Science & Technology

Scientists Found Diamond Dust Shimmering Around Distant Stars

Sometimes, studying the stars makes you feel rich. If you're really lucky, you'll even spot elements such as diamonds – although they're a little different than the precious stones on our planet. Scientists recently saw diamond dust shining around young star systems far away from Earth, and that discovery solves a longstanding mystery.

Twinkle Twinkle

Led by Jane Greaves, an astronomer at Cardiff University in Wales, and using the National Science Foundation's Green Bank Telescope in West Virginia and the Australia Telescope Compact Array, the researchers discovered this diamond dust around star systems anywhere between 463 light-years and 815 light-years from us. (By comparison, the closest star system – Alpha Centauri – is only four light-years away. The universe is big! We need warp drive now.) Their research was published this month in the journal Nature Astronomy.

Are these hidden riches that will allow future space explorers to fly around the universe in diamond-encrusted spaceships, impressing everyone as they zoom by? Unfortunately, the scientists say the nanodiamonds are neither rare nor precious, but they still are interesting because they tell us more about how young star systems are formed. We've also seen these nanodiamonds before — not only in young planetary disks, but also in some meteorites on Earth.

The nanodiamonds are the best explanation for a form of light that scientists see emanating from these three star systems. The light is known as anomalous microwave emission, or AME. That's a mouthful of a phrase, but essentially what it means is the scientists are seeing light caused by nanoparticles — really tiny particles that are hard to see even in microscopes — spinning very quickly.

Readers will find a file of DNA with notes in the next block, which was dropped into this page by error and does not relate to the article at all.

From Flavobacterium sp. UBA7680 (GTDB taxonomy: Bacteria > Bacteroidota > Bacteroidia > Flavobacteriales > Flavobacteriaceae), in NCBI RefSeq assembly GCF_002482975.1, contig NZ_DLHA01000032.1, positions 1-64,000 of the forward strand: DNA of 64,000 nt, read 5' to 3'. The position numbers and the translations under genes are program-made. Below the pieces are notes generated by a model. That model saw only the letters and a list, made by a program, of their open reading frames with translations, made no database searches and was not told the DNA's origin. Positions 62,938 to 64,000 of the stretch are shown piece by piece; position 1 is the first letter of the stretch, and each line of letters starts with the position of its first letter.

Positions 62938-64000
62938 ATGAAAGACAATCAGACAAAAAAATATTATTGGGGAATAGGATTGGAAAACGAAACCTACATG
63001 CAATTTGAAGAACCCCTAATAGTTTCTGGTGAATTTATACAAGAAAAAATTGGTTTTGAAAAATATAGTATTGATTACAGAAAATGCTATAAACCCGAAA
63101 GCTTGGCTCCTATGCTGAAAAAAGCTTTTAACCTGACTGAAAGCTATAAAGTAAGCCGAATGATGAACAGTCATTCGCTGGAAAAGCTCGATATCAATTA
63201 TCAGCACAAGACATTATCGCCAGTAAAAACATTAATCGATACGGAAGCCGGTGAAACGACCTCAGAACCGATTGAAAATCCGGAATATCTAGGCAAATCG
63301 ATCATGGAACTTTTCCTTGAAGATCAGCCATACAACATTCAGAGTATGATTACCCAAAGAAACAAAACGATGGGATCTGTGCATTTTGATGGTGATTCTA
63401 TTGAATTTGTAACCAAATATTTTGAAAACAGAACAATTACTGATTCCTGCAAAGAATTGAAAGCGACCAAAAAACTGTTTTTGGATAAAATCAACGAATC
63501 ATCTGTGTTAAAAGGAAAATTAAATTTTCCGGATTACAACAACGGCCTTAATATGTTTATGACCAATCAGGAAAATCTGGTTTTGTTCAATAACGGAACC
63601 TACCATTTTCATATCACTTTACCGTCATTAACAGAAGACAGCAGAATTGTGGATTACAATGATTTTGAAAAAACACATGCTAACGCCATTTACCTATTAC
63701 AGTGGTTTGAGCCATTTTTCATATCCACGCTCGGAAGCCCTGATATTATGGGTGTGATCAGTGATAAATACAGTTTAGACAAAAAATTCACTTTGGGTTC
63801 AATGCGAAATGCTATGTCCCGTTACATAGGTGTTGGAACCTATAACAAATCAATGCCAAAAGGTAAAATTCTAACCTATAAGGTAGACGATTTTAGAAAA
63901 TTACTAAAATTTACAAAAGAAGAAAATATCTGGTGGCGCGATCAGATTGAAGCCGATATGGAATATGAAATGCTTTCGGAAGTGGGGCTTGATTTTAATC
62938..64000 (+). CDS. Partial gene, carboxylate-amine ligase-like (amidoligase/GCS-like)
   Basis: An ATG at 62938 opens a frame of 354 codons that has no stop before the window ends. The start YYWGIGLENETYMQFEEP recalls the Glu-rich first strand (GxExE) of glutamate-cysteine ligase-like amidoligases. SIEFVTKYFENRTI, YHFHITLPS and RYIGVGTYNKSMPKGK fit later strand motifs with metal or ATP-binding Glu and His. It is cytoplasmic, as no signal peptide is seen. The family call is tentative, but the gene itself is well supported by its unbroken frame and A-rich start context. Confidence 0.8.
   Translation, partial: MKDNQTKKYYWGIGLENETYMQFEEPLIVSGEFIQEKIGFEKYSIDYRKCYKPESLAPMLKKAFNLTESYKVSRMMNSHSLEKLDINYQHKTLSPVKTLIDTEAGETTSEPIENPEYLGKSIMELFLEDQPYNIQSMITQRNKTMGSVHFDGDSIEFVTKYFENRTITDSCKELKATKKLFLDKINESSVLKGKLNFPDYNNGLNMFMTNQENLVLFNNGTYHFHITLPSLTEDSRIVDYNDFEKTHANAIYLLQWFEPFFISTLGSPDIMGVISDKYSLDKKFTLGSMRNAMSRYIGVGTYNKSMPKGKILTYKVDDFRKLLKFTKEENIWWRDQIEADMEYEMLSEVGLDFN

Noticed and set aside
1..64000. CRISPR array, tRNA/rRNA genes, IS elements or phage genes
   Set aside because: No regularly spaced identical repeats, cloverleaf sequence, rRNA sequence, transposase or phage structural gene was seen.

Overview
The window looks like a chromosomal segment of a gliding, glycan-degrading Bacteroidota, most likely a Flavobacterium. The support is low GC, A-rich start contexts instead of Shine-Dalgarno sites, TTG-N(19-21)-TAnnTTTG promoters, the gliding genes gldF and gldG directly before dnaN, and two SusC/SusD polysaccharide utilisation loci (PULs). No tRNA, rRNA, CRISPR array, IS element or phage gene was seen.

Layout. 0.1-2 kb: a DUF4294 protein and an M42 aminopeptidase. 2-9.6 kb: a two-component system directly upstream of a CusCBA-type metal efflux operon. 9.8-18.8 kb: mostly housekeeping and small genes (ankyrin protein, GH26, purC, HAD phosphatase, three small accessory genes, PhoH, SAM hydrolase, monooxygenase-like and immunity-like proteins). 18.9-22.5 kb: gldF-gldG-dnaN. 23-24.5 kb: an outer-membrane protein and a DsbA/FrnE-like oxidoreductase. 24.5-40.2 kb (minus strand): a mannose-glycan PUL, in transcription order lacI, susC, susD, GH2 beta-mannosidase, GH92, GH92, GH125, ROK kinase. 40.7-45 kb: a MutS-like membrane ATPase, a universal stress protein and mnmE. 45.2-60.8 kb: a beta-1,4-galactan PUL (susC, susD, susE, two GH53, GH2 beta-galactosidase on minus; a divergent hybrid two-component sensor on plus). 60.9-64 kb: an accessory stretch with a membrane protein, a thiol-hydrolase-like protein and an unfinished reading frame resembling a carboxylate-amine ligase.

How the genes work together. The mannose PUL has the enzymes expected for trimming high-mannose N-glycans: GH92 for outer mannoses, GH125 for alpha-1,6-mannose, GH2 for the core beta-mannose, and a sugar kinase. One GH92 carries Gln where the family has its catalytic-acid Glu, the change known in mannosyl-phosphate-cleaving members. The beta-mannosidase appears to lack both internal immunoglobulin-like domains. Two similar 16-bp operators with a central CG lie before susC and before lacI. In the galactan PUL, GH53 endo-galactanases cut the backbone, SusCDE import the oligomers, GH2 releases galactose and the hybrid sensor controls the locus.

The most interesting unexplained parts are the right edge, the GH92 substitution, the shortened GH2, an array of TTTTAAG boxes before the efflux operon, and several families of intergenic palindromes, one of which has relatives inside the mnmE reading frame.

Shine On, You Crazy AME

Let's back up for a moment to truly understand what is going on. When you look at the sky with your bare eyes, you can see the stars shining in what's known as "visible" light — the light that's visible with human eyes. But stars also shine in many other wavelengths, such as infrared (showing the signature of heat) or microwaves (which in some cases, can show us the origins of the universe.) Telescopes are needed to spot these other wavelengths, as our eyes aren't designed to see them.

Stars are also made up of elements, such as hydrogen, helium, or carbon. We can see the kinds of elements in these stars by breaking down their light signature into a spectrum. (The technical term for this is "spectroscopy.") By better understanding what stars are made of, we can also make assumptions about the composition of their planets.

Here's where the nanodiamonds become important. It's been tough to figure out what causes the chemical "signature" — the spectrum — of AMEs. For 20 years, astronomers thought it might be a form of organics, sometimes known as the building blocks of life since they include life-friendly elements such as carbon. Adding to the confusion, both possibilities — the organics and the AMEs — shine in a similar spectrum of microwave light.

Fortunately, nanodiamonds and organics shine in distinctly different forms of infrared light. After using two powerful observatories designed for infrared observations, scientists concluded the infrared "signature" they see is actually from AMEs. And here's where things get really fun.

The entire universe actually has background radiation in microwave light, which is an "echo" of the Big Bang that formed our universe about 13.8 billion years ago. This background radiation, appropriately enough, is called the cosmic microwave background. It's faint, and really hard to separate from other microwave sources. But now that we've spotted these nanodiamonds and better understand their vibrations in microwave light, the astronomers say we can make better models of the Big Bang. That's because we can better separate the microwave background from other "foreground" sources of microwave light, such as these nanodiamonds.

"It is an exciting result," said co-author Anna Scaife from Manchester University in a statement. "It's not often you find yourself putting new words to famous tunes, but 'AME in the Sky with Diamonds' seems a thoughtful way of summarizing our research."

For more awe-inspiring things captured by telescopes, check out "The Hubble Cosmos: 25 Years of New Vistas in Space" by David H. Devorkin and Robert W. Smith. We handpick reading recommendations we think you may like. If you choose to make a purchase, Curiosity will get a share of the sale.

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Written by Elizabeth Howell June 18, 2018

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